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As Long as We Remember...

April 20, 2005

Time to Walk the Walk

Tony Soltero

There is nothing that changes one's life quite as dramatically as a medical emergency or the onset of a long-term illness. When such an unwelcome event enters our lives, we push aside most of our other concerns. Dealing with a chronic, degenerative illness requires a long-term reprioritization of material, financial, and spiritual resources, and life is never quite the same again.

Given the physical and mental dislocations that inevitably accompany medical conditions, we are grateful for the anchors that exist in our lives, those anchors that provide us with the coping and survival mechanisms that feed our will to fight and overcome, and help relieve the physical and emotional pain of disease.

For most of us, this involves our faith and our loved ones. We draw upon these support systems to get us through the most trying experiences life can offer us. There's nothing like the constant, enduring presence of someone you love to make the best of a bad situation.

And as we painfully observed during the Terri Schiavo drama, the results can be heartbreaking when we're unable to communicate who gets to speak for us and make our decisions for us in the event of complete incapacitation.

Most people, if they happen to be married, would cite their spouses as their anchors. It's a perfectly natural assumption to make. But people who don't happen to be married, or people for whom the option of marriage is unavailable, sometimes have to navigate through all sorts of legal thickets to ensure that their wishes are met regarding their choice of companions and decision-makers.

And even then they don't always get their wishes. This includes gay people, young or middle-aged adults caring for an incapacitated parent, and older couples who have declined to get married for fear of jeopardizing federal retirement benefits. And it also includes people who just plain prefer to stay single, but who maintain rewarding friendships and relationships. It's a free country.

There are many horror stories of people who have been denied the right to visit their loved ones in the hospital because their relationship wasn't legally recognized by the state. A long-term illness is traumatic enough as it is - for an afflicted person to be denied communication with the person he cares about the most due to bureaucratic meddling is unconscionable, and a major hindrance to the person's recovery chances.

It was in the spirit of making this situation easier for these groups of people that the Maryland General Assembly passed the Medical Decision Making Act of 2005. The bill, which passed by a sizeable margin in both houses, allows Marylanders to register with the state as "life partners" for the purpose of making medical decisions for each other, extending hospital visitation privileges, and making funeral arrangements if necessary. It's simply a mechanism through which a Maryland resident can say, "THIS is the person I want by my side should I become ill."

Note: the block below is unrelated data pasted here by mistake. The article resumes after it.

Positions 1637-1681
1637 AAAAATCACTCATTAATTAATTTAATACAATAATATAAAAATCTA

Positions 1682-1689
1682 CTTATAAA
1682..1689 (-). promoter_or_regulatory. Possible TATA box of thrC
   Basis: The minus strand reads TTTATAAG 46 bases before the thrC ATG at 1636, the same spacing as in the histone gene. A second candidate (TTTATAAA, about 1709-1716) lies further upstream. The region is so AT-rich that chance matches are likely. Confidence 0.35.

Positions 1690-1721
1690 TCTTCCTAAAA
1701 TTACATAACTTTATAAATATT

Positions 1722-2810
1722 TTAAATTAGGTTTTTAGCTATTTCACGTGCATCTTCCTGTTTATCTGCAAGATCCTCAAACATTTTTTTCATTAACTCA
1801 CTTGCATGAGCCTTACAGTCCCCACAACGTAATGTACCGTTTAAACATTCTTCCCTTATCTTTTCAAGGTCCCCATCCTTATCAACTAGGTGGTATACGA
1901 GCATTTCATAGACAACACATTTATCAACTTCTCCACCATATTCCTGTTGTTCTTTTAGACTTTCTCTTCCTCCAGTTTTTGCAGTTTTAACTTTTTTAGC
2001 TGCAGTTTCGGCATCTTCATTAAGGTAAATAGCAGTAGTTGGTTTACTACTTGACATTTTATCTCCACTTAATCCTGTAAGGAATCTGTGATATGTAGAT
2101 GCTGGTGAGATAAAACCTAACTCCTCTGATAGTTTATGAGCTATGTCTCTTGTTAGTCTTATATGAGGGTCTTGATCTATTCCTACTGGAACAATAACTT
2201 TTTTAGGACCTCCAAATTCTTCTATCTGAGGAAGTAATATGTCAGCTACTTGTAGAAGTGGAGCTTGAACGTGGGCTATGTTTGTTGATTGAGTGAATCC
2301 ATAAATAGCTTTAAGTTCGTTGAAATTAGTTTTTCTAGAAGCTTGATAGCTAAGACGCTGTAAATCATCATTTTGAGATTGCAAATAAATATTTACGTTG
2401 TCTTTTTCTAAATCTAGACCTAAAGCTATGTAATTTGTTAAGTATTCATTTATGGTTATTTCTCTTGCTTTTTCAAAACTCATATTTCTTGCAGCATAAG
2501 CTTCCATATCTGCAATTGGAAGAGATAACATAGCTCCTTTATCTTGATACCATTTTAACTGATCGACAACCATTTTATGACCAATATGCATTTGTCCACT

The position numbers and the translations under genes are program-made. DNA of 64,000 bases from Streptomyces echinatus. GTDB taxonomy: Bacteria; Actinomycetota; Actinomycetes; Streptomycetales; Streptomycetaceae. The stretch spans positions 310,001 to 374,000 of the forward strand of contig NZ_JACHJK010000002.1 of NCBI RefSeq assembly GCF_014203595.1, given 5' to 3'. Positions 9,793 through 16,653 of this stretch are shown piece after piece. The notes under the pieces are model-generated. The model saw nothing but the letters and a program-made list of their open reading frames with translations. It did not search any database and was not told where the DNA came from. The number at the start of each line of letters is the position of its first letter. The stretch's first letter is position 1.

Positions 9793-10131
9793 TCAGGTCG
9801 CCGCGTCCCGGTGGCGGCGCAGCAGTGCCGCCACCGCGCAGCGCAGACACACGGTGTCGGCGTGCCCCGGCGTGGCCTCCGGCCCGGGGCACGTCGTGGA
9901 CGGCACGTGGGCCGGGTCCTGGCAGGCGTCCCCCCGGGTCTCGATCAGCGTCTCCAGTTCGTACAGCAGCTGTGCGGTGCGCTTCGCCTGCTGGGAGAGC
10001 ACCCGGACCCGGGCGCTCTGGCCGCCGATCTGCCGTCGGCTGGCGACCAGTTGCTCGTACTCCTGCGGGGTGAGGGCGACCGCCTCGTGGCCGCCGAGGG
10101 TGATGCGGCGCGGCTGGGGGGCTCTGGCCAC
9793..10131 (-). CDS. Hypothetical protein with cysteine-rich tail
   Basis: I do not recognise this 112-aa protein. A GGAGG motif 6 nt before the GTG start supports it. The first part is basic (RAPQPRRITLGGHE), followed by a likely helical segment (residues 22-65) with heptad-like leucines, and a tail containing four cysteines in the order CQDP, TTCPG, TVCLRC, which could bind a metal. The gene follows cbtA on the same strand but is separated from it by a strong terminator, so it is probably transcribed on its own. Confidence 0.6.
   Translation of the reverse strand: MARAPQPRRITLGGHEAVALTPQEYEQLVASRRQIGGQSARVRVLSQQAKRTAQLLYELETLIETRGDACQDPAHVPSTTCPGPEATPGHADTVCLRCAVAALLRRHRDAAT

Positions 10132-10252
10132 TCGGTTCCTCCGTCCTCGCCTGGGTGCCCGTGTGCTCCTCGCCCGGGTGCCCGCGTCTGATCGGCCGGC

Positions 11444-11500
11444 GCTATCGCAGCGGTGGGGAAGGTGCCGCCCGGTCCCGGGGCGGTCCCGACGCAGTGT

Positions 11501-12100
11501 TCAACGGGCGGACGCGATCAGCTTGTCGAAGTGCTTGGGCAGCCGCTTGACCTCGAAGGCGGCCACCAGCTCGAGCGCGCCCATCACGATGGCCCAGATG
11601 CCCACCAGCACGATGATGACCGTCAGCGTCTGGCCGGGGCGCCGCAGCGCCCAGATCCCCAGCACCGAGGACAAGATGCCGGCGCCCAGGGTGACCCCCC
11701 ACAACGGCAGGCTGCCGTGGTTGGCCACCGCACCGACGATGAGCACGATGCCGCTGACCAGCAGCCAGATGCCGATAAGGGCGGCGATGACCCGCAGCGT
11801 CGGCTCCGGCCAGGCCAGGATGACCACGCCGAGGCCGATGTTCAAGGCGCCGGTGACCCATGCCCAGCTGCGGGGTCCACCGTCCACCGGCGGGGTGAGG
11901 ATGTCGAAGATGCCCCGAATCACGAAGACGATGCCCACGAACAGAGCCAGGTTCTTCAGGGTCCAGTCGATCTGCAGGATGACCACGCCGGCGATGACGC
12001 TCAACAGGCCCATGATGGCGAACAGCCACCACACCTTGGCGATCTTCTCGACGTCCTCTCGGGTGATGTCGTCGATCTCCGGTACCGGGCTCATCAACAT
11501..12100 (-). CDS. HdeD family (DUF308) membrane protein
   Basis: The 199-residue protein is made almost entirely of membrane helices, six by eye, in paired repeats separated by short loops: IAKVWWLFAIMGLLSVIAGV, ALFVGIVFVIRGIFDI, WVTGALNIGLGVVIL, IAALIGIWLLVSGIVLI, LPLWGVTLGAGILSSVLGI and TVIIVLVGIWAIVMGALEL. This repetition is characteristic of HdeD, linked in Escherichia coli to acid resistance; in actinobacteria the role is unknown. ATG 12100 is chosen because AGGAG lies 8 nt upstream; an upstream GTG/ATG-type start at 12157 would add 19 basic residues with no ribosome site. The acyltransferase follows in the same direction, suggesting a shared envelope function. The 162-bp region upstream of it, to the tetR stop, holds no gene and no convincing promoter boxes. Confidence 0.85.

One would expect a piece of legislation so innocuous to be enthusiastically embraced by our Governor, considering that it does nothing more than extend full hospital visitation and other related rights to people who currently cannot count upon them, at the expense of no one.

Let's repeat that: There is NO ONE whose rights are being diminished by the Medical Decision Making Act. A man could care for his wife before this bill was passed; a man will be able to care for his wife after the bill becomes law. This bill should be a complete no-brainer to sign.

But what's going on? Governor Robert Ehrlich is vacillating. What's on his mind?

Mind you, support for this bill was bipartisan - our own Delegate Richard Weldon (R., 3rd) supported the bill, and it wasn't just lip service; he was one of the chief advocates. There's no traditional "Republican" or "Democratic" position to be taking for this bill - it's simply a matter of human decency, fairness, and equal rights, as well as an understanding that the individual's decisions take priority over the government's when the issue is hospital visitation.

But sadly, there's a small but vocal faction of the General Assembly that has decided to frame this harmless legislation as a "gay marriage" bill. By employing this utterly misleading but emotionally loaded phrase, the far-right extremist wing of our legislature, exemplified by Sen. Alex Mooney (R., 3rd) (Maryland's answer to Tom DeLay), has done what it does best - distract from the real intent of the bill and properly inflame its frothing-at-the-mouth fundamentalist base. And this Taliban group has exerted pressure upon the Governor to veto it.

Robert Ehrlich campaigned as a "moderate" during the 2002 election season (a must to get elected in highly-educated Maryland), and there have been times in which he's actually lived up to that claim, especially when he showed the courage to buck the far right and sign the medical-marijuana bill a couple of years ago. This current bill, one would think, is even less controversial than that one. It certainly enjoys a broader base of support. So what's the holdup?

As the Terri Schiavo story showed the nation, the Republican Party is deeply split between traditional small-government, honest conservatives who believe in personal freedom, and the theocratic-oriented, big-government, Taliban radicals who have hijacked much of the party.

We're about to find out which group of Republicans Governor Ehrlich most identifies with.

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